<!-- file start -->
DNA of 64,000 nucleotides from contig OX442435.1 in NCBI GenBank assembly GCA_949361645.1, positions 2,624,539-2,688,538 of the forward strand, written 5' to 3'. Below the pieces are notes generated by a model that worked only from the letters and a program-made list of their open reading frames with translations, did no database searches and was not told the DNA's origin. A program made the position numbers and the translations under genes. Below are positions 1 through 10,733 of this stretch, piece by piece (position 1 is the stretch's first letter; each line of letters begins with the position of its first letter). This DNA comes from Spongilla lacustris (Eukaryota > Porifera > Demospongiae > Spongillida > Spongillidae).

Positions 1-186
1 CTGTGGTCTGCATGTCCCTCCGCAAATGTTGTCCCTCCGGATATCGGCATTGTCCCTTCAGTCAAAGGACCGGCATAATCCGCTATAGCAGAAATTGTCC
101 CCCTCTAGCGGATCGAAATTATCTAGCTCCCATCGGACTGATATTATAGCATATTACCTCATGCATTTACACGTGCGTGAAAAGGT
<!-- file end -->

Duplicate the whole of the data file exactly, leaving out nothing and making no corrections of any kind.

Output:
DNA of 64,000 nucleotides from contig OX442435.1 in NCBI GenBank assembly GCA_949361645.1, positions 2,624,539-2,688,538 of the forward strand, written 5' to 3'. Below the pieces are notes generated by a model that worked only from the letters and a program-made list of their open reading frames with translations, did no database searches and was not told the DNA's origin. A program made the position numbers and the translations under genes. Below are positions 1 through 10,733 of this stretch, piece by piece (position 1 is the stretch's first letter; each line of letters begins with the position of its first letter). This DNA comes from Spongilla lacustris (Eukaryota > Porifera > Demospongiae > Spongillida > Spongillidae).

Positions 1-186
1 CTGTGGTCTGCATGTCCCTCCGCAAATGTTGTCCCTCCGGATATCGGCATTGTCCCTTCAGTCAAAGGACCGGCATAATCCGCTATAGCAGAAATTGTCC
101 CCCTCTAGCGGATCGAAATTATCTAGCTCCCATCGGACTGATATTATAGCATATTACCTCATGCATTTACACGTGCGTGAAAAGGT